The Life Of Sanskrit Lies In The Hands Of The Sanskritists

The Life Of Sanskrit Lies In The Hands Of The Sanskritists

Sanskrit Manuscript
Snapshot
  • Many a times the Sanskritists themselves are the main reason behind the decline of Sanskrit.

    After India gained freedom in 1947, there were enough Sanskrit pandits in the country to revive Sanskrit. But what happened to them?

    There are 16 universities in India specially established for the revival of Sanskrit. No other language in the world has this number of Universities. What is the present situation of the Sanskrit universities? Are they really producing Sanskrit pandits?

A few days back, while surfing the web, I read a column written by Swapan Dasgupta where, he raised a significant question: If we won’t save Sanskrit, why stop foreigners? This is a valid question. If we rationally ponder the reason behind the decline of Sanskrit, many a times Sanskritists themselves are the main culprits.

Often, other reasons like medieval era invasions are proposed. But even during invasions, pandits were not united.  Even in the very beginning, when the Bakhtiyar Khilji burnt the Takṣaśilā library, the pandits did not respond, let alone react. We have also heard of many pandits appeasing the invading rulers with verses like:

dillīśvaro vā jagadīśvaro vā manorathān pūrayitum samarthaḥ
anyair nṛpālaiḥ paridīyamānam śākāya vā syāl lavaṇāya vā syāt

The lord of Delhi and the lord of the world— only these can fulfill my desires.
What other kings give is only enough for either salt or vegetables.

After India gained freedom in 1947, there were enough Sanskrit pandits in the country to revive Sanskrit. But what happened to them? Today, we are in a position where we have to file an online petition to remove someone like Sheldon Pollock who in the name of Sanskrit is diplomatically opposing Sanskrit. Pollock is just an example. There are many others in the line. Yet, there is not even one pandit who critically analysed his works. Where did the pandits fail ?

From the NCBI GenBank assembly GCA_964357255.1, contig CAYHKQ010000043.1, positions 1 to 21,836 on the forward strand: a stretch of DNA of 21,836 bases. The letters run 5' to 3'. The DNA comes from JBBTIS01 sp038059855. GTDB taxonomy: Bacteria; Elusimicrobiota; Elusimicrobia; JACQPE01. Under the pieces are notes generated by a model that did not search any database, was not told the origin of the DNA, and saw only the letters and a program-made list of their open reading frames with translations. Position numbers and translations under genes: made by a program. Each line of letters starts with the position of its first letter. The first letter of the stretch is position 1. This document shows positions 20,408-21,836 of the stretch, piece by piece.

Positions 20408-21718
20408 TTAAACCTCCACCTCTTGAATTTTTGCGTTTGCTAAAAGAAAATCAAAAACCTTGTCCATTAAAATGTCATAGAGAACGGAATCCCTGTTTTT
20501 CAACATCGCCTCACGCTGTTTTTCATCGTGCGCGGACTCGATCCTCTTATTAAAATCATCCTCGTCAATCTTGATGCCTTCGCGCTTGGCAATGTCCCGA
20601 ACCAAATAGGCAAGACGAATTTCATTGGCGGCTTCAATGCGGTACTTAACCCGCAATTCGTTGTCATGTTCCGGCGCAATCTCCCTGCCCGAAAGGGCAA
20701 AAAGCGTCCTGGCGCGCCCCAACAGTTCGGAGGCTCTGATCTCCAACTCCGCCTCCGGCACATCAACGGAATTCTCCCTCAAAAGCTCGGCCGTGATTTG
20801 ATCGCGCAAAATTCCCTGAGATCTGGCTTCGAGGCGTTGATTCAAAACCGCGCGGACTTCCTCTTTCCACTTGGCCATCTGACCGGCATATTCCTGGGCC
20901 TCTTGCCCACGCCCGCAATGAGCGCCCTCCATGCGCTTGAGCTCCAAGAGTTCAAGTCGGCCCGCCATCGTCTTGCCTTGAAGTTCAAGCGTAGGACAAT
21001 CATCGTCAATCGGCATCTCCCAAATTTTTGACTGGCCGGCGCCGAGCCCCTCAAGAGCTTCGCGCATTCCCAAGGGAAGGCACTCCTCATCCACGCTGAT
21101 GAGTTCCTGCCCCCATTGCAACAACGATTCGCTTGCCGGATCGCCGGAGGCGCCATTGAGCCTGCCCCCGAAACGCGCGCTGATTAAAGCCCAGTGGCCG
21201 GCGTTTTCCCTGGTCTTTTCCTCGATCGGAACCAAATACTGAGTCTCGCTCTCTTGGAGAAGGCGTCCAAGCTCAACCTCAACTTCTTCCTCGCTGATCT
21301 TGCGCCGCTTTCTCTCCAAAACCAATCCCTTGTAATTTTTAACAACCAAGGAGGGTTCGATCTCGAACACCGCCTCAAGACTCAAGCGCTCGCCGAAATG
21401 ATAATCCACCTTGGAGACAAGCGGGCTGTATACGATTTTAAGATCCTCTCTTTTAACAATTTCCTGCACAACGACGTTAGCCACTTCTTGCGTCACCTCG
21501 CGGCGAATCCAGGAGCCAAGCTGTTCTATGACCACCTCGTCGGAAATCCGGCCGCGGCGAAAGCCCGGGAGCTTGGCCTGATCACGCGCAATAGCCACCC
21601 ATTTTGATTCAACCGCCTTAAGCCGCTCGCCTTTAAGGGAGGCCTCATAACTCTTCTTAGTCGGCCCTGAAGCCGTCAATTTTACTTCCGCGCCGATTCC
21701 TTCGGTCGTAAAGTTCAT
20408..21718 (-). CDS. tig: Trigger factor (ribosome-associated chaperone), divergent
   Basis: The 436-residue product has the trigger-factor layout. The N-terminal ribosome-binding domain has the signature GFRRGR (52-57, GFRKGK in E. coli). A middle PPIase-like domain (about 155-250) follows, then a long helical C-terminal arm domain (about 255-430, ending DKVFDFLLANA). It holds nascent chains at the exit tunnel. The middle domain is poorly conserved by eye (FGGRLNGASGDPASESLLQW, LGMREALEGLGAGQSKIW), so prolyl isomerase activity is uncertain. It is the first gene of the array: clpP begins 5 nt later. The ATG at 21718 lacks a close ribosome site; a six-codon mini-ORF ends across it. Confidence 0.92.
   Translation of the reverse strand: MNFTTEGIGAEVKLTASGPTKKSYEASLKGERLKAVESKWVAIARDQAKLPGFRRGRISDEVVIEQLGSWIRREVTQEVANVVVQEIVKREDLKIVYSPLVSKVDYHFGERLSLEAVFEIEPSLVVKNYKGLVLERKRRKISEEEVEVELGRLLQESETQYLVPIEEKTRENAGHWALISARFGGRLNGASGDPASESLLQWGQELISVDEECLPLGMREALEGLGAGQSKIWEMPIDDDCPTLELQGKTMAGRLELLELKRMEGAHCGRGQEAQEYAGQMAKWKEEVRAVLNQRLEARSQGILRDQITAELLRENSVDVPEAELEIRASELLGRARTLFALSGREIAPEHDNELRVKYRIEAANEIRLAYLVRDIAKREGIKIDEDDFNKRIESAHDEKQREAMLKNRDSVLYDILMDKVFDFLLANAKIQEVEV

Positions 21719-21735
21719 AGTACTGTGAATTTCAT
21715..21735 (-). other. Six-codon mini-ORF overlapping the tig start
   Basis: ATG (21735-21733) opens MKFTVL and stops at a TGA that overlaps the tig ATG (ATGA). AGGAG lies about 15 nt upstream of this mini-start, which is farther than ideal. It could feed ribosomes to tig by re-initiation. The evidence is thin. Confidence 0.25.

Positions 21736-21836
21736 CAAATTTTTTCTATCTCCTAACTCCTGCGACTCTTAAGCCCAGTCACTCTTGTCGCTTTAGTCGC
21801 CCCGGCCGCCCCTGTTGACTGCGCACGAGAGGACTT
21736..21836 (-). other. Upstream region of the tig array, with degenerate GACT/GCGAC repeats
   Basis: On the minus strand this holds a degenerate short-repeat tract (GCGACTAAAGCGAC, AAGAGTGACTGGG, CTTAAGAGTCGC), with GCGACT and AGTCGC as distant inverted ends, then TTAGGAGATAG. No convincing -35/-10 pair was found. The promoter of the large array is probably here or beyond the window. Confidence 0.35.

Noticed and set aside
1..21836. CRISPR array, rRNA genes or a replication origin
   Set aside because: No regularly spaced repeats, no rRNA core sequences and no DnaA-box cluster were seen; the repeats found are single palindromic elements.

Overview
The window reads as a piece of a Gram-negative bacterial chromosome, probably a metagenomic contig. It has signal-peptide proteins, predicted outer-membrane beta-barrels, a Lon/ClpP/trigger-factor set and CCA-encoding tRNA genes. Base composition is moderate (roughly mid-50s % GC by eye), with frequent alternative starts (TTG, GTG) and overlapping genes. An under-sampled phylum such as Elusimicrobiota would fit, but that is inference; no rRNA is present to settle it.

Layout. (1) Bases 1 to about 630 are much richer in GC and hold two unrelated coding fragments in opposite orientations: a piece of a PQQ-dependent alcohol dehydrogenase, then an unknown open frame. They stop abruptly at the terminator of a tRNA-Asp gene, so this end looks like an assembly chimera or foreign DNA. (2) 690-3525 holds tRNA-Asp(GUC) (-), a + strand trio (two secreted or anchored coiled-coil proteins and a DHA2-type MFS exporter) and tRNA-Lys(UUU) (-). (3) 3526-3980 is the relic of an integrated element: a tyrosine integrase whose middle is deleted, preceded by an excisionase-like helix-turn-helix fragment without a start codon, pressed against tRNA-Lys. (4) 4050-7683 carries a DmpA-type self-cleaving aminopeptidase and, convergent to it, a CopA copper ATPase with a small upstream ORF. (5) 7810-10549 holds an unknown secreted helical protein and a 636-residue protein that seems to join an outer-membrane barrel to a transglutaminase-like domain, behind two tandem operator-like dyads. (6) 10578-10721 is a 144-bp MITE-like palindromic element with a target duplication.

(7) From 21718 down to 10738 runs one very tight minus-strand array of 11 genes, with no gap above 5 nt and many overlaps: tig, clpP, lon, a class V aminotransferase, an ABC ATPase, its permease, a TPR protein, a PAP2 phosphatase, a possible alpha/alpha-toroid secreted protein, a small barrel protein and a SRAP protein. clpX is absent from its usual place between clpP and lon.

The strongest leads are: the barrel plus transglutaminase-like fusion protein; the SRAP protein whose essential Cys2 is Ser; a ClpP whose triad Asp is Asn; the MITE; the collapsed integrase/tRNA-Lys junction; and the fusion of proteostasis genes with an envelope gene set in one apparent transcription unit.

Recently, I was following a discussion on Twitter. A researcher said that the pandits have not done any critical analysis of the American Indologists. It is true. We must admit that. But times have changed. Better late than never.

Pandits are slowly waking up from their slumber. They have also started thinking rationally. Whatever may be the political consequence of the petition (on the lines of the Rajiv Malhotra’s recent book, The Battle for Sanskrit) against Narayan Murty/Rohan Murty, it has created a sort of awareness and attention. Sanskritists like Dr Shankar Rajaraman have started critically analyzing the works of the western Indologists.

There was a time when India lead all other countries in learning. A famous verse reads:

etaddeśaprasūtasya sakāśādagrajanmanaḥ ।
svaṃ svaṃ caritre śikṣeran pṛthivyāṃ sarvamānavāḥ ॥

It says that people would come to India to learn about their histories. But today, what is the situation of the country with regard to Sanskrit? How are our universities functioning?

There are 16 universities in India specially established for the revival of Sanskrit. No other language in the world has this number of Universities. What is the present situation of the Sanskrit universities? Are they really producing Sanskrit pandits?